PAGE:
Plaintiff asserted that the dispute should remain before the court because it encompassed nothing more than "historical fact finding" as to whether the approval existed at the time defendants advertised to the public that they had FAA approval. Defendants contended that the issues before the court were "technical questions of whether they properly obtained the TSO-C148 approvals they say they have, and assuming they did properly obtain the approvals, when did they obtain them."
The court determined that the issues before it were not limited to the "historical questions" of whether defendants advertised approvals that they did not receive, but included the broader questions of whether defendants forged the FAA documents, submitted those documents to the FAA and "conned" the FAA into granted TSO-C148 approvals. For instance, the court noted that even if it found that all of the documents alleged by plaintiff to be fraudulent actually were, it could not say whether the FAA, in its discretion, properly granted or would have granted approval. Whether defendants should have approval "is surely a technical question for the FAA to decide in its judgment and discretion." In referring the issue to the FAA, the court directed plaintiff to file a formal complaint with the FAA5 and ordered the delivery of relevant court filings to the FAA.
In the aviation context, courts invoke the primary jurisdiction doctrine sparingly. The court cited only one other instance of referring a plaintiff to seek administrative relief before the FAA.6 Other courts have declined to invoke the doctrine on the basis that the fact finder, with the aid of expert witnesses, are capable of determining defective aircraft designs.7
Determining whether an issue is subject to "historical fact finding" by a court or "uniform regulatory enforcement" by an administrative agency is not necessarily a straightforward inquiry. The court itself noted that the inquiry may shift during the pendency of an action: "To be sure, the issues before the Court were – at one point in time – simply the historical questions of whether [Defendants] falsely advertised TSO-C148 approval. . . . But now, as this case has progressed, there is certainly a question here as to whether Defendants have forged purported FAA documents."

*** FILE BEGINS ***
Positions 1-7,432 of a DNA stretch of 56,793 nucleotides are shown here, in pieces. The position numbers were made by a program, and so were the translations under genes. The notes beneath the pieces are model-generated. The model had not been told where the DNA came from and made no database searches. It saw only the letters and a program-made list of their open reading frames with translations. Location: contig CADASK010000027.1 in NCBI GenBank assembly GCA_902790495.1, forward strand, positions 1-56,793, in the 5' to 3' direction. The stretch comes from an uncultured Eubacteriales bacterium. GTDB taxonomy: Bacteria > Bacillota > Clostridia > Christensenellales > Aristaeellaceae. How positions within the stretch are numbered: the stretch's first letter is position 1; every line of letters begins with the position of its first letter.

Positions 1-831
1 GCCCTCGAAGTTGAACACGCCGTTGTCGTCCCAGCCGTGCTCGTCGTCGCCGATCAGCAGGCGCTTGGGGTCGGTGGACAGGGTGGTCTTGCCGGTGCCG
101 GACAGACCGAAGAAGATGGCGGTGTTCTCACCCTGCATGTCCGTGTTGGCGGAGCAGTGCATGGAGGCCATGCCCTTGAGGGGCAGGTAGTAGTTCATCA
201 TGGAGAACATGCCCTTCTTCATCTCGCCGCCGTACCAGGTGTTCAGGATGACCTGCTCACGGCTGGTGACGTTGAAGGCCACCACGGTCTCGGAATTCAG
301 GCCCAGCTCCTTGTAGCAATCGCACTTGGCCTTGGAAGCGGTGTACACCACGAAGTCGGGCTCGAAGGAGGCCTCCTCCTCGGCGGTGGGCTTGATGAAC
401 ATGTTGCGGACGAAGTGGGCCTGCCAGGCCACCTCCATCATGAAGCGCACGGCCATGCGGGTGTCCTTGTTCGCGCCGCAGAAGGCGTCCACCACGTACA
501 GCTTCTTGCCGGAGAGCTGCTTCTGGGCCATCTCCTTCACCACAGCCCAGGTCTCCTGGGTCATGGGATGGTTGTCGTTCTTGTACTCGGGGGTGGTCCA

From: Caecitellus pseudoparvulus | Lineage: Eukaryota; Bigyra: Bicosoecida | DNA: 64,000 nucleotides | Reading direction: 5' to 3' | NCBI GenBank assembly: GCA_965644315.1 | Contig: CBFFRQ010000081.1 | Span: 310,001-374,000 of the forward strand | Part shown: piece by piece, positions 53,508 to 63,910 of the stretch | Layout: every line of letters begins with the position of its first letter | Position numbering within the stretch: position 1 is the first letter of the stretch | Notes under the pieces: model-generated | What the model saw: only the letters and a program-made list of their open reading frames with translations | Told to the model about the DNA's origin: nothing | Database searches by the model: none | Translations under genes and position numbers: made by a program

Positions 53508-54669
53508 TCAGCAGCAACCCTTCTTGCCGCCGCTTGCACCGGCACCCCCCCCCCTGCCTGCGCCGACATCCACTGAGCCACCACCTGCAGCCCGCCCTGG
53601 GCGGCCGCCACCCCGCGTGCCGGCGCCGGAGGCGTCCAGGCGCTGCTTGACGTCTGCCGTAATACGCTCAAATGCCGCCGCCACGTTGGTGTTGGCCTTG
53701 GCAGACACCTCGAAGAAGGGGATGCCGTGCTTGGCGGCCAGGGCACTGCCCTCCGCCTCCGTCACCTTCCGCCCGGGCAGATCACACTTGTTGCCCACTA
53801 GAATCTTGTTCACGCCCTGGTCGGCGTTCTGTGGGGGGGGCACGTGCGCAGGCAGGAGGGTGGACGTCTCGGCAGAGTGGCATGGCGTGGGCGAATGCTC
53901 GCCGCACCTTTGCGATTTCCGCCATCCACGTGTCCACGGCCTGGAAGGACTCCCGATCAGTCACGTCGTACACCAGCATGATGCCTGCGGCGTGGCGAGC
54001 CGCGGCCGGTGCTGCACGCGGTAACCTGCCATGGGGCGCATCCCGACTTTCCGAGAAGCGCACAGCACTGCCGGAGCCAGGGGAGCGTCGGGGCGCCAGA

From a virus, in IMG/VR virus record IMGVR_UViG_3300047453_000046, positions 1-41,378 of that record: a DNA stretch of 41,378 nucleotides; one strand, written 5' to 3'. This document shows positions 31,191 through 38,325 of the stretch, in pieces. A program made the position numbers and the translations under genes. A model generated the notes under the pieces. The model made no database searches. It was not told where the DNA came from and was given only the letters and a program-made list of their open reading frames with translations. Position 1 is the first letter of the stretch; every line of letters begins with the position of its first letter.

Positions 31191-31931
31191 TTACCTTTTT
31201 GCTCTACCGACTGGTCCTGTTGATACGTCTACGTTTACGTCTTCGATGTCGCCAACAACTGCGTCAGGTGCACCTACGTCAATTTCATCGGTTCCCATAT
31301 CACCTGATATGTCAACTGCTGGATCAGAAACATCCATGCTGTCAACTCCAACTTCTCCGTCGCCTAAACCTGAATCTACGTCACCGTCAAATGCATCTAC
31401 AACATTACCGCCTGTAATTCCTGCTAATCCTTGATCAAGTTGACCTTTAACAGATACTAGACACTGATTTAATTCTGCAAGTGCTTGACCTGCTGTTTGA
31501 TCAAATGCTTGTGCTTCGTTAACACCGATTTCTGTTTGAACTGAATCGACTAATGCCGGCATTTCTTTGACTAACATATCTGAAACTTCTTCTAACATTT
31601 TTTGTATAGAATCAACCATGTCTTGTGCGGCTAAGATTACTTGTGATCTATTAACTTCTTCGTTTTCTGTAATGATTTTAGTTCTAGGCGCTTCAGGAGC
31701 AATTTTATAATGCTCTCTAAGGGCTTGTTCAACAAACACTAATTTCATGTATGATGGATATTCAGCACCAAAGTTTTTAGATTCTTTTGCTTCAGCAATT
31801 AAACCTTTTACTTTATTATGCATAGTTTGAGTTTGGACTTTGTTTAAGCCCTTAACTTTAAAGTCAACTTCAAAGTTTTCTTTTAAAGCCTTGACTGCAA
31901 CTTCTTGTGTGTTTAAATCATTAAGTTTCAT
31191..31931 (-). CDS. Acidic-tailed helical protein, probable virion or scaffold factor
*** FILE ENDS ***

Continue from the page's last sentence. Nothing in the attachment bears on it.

Given that the doctrine provides for a permissive – not mandatory – remedy of referral, the result here will continue to be the exception rather than the norm. But it does signal that, in certain instances, the combination of the FAA's approval and enforcement powers may weigh in favor of referral: "[W]hether the FAA properly granted those TSO-C148 approvals are technical issues best left to the agency that is alleged to have been defrauded, the agency with authority to enforce its regulations and to do so uniformly."
1 Skybolt Aeromotive Corporation v. Milspec Products, Inc., No. 5:16-cv-616, 2017 WL 2540817 (M.D. Fla. June 9, 2017)
2 49 U.S.C. §44701(a)(1).
3 14 C.F.R. §21.601(b)(2).
4 FAA Order 8120.16A.
5 14 C.F.R. §13.5 provides: "Any person may file a complaint with the Administrator with respect to anything done or omitted to be done by any person in contravention of any provision of any Act or of any regulation or order under it, as to matters within the jurisdiction of the Administrator."
6 See Commander Properties Corp. v. Beech Aircraft Corp., 745 F. Supp. 650 (D. Kan. 1990) (uniformity and consistency in the aviation field would be promoted by FAA's resolution of whether wing design was defective and whether modification would correct defect and make the aircraft "airworthy").
7 See e.g., Sunbird Air Service, Inc. v. Beech Aircraft Corp., 789 F. Supp. 360 (D. Kan. 1992) (FAA decision to certify aircraft relevant to the determination but not dispositive).